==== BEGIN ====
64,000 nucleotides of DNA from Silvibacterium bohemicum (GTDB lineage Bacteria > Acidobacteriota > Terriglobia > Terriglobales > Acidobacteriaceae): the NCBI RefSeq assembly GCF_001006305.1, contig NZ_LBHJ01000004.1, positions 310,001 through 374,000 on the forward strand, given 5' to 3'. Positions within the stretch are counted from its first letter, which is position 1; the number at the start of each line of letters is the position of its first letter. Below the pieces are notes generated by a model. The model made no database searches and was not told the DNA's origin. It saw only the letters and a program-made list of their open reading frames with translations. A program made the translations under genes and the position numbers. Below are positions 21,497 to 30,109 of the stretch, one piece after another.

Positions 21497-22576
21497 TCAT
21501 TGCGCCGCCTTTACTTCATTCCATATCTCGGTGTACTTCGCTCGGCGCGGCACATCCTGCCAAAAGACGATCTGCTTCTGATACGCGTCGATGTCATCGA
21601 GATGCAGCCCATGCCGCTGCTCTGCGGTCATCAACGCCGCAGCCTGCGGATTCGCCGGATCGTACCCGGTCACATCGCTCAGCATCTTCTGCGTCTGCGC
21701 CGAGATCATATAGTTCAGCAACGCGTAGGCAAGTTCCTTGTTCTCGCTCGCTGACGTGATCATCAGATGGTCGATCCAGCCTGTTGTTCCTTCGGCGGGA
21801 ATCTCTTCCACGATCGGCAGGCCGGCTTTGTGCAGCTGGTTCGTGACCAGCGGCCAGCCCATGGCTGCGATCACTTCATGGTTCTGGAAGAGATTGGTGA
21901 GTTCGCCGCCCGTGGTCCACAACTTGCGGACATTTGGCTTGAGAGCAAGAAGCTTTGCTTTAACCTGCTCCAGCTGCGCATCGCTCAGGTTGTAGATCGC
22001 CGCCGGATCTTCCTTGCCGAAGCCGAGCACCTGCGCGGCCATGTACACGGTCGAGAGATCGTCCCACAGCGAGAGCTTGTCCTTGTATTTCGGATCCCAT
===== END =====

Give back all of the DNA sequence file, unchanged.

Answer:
64,000 nucleotides of DNA from Silvibacterium bohemicum (GTDB lineage Bacteria > Acidobacteriota > Terriglobia > Terriglobales > Acidobacteriaceae): the NCBI RefSeq assembly GCF_001006305.1, contig NZ_LBHJ01000004.1, positions 310,001 through 374,000 on the forward strand, given 5' to 3'. Positions within the stretch are counted from its first letter, which is position 1; the number at the start of each line of letters is the position of its first letter. Below the pieces are notes generated by a model. The model made no database searches and was not told the DNA's origin. It saw only the letters and a program-made list of their open reading frames with translations. A program made the translations under genes and the position numbers. Below are positions 21,497 to 30,109 of the stretch, one piece after another.

Positions 21497-22576
21497 TCAT
21501 TGCGCCGCCTTTACTTCATTCCATATCTCGGTGTACTTCGCTCGGCGCGGCACATCCTGCCAAAAGACGATCTGCTTCTGATACGCGTCGATGTCATCGA
21601 GATGCAGCCCATGCCGCTGCTCTGCGGTCATCAACGCCGCAGCCTGCGGATTCGCCGGATCGTACCCGGTCACATCGCTCAGCATCTTCTGCGTCTGCGC
21701 CGAGATCATATAGTTCAGCAACGCGTAGGCAAGTTCCTTGTTCTCGCTCGCTGACGTGATCATCAGATGGTCGATCCAGCCTGTTGTTCCTTCGGCGGGA
21801 ATCTCTTCCACGATCGGCAGGCCGGCTTTGTGCAGCTGGTTCGTGACCAGCGGCCAGCCCATGGCTGCGATCACTTCATGGTTCTGGAAGAGATTGGTGA
21901 GTTCGCCGCCCGTGGTCCACAACTTGCGGACATTTGGCTTGAGAGCAAGAAGCTTTGCTTTAACCTGCTCCAGCTGCGCATCGCTCAGGTTGTAGATCGC
22001 CGCCGGATCTTCCTTGCCGAAGCCGAGCACCTGCGCGGCCATGTACACGGTCGAGAGATCGTCCCACAGCGAGAGCTTGTCCTTGTATTTCGGATCCCAT